The Dull American

Joseph Kanon, The Good German (2001)

I’m not sure why I bought this, although this edition ties into a Steven Soderbergh which I recorded off the telly and still didn’t watch. It has been kicking around for five or six years, and went to America and Ireland and back, with no more than eighty pages read.

So it’s the dying days of the Second World War and the journalist Jake Geismer returns to Berlin in search of a final story and an old girlfriend, Lena, whose husband is a rocket scientist and engineer who both the Americans and Russians want on their side. When a young American is found shot dead in the river in the Russian zone, Geismer begins to investigate who is behind this. And then a female press photographer is shot dead, with Geismer suspecting he is the intended target.

The Guardian compares it to Graham Greene’s The Third Man, a novella about a tenth of the length dealing with some of the murkier business of the war, and a classic film full of memorable moments. This book is, alas, unmemorable, whose titular German I had to double check the identity of. Whilst Geismer is in every scene, it is written in the third person and the shocking revelations seem rather flat. We know the ambiguity of Werner von Braun, and have since before Tom Lehrer satirised it. Here, however, I just wanted them to get on with it. I think this will go back to a charity shop.

World Munching

Edvard Munch. There are Worlds Within Us

Bergen has one of the world’s largest Edvard Munch collections in the world, largely collected by Rasmus Meyer from the artist himself, and donated to the city. A whole room in KODE 3 is normally devoted to his version of The Frieze of Life, Munch’s overarching but flexible depiction of the cycle of life and death. Two more rooms bring together earlier and later work, with a spill out room that sometimes contains prints. But for now, those rooms are filled with photographs — more to come — as the collection moves to an exhibition in KODE 2 alongside selections from the National Museum of Art and Design, the Munch Museum and the Gundersen Collection.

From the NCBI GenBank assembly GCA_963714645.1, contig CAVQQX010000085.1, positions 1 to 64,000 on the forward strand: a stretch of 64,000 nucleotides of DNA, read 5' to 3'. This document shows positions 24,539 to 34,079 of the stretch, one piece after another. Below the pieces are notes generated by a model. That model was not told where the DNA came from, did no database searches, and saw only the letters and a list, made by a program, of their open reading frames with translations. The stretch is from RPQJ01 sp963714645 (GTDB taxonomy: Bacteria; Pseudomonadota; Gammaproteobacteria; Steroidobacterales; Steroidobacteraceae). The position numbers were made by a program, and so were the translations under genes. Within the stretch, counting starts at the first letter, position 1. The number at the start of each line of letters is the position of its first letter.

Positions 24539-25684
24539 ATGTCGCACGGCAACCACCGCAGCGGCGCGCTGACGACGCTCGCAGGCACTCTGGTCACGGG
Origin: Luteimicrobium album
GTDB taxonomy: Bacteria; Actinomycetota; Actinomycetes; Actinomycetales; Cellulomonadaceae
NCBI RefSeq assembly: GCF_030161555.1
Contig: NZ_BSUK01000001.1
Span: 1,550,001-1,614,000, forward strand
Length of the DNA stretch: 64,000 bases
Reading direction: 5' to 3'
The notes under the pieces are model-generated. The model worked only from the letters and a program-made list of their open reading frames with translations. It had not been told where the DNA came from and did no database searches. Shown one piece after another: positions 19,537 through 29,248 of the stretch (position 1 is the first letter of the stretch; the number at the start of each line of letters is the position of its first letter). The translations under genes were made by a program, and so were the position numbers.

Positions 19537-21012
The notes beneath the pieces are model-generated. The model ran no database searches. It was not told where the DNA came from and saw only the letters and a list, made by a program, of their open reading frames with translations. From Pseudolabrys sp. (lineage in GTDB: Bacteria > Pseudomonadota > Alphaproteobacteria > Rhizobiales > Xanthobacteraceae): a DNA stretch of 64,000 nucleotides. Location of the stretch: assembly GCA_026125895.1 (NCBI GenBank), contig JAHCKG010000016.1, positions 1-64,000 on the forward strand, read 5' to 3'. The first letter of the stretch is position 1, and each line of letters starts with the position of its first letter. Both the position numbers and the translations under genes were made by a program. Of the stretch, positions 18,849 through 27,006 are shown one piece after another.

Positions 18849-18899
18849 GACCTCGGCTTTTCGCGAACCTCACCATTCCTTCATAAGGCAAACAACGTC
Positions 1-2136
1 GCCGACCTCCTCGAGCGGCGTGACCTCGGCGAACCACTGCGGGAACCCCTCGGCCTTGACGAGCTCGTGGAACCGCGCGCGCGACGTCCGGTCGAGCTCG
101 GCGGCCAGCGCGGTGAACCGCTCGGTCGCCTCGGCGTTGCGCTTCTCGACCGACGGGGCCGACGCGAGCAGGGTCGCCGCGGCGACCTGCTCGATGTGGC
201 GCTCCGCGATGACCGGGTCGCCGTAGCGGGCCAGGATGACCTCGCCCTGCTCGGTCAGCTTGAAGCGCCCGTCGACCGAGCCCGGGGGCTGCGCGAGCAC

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Snared

Laura Cumming, The Vanishing Man: In Pursuit of Veláquez (2017)

11DCFAA8-9739-41CB-8C40-CB74C289B9F0I was browsing the freebie table at Worldcon when I found this and picked it up. I confess that I haven’t much knowledge of Diego Veláquez, a seventeenth century Spanish painter, beyond Las Meninas as inspiration for Picasso and Pope Innocent X as inspiration for Bacon. It seemed to be a book about a single painting — and then I noticed the author was Laura Cumming, art critic for The Observer and author of On Chapel Sands, a biography of her mother’s hidden past.
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Dicks of the Light

Terrance Dicks (10 May 1935–29 August 2019)

First times are both easy and impossible to remember.

There must have been a book based on The Clangers. I read the “Bleep and Booster” cartoons in the annual Blue Peter book, with no sense of what it was. And children’s books, for the under sevens, often shade between fantasy and sf.

But for all my disdain for Wookiebooks (which is probably spelled wrong), I’d place my bets that the first sf novel I read was Doctor Who and the Dalek Invasion of Earth, followed by Doctor Who and the Genesis of the Daleks. And I’d like to think that it was in October 1977, when I moved up to Nottingham Road Junior School, because I was probably allowed in a different section of the library by then. I suspect I’d watched “The Face of Evil” as my first television encounter — although I have a ghost memory of Three and Jo Grant looking out over a balcony in “Planet of the Daleks”. But I took these two hardbacks home and devoured them. Continue reading →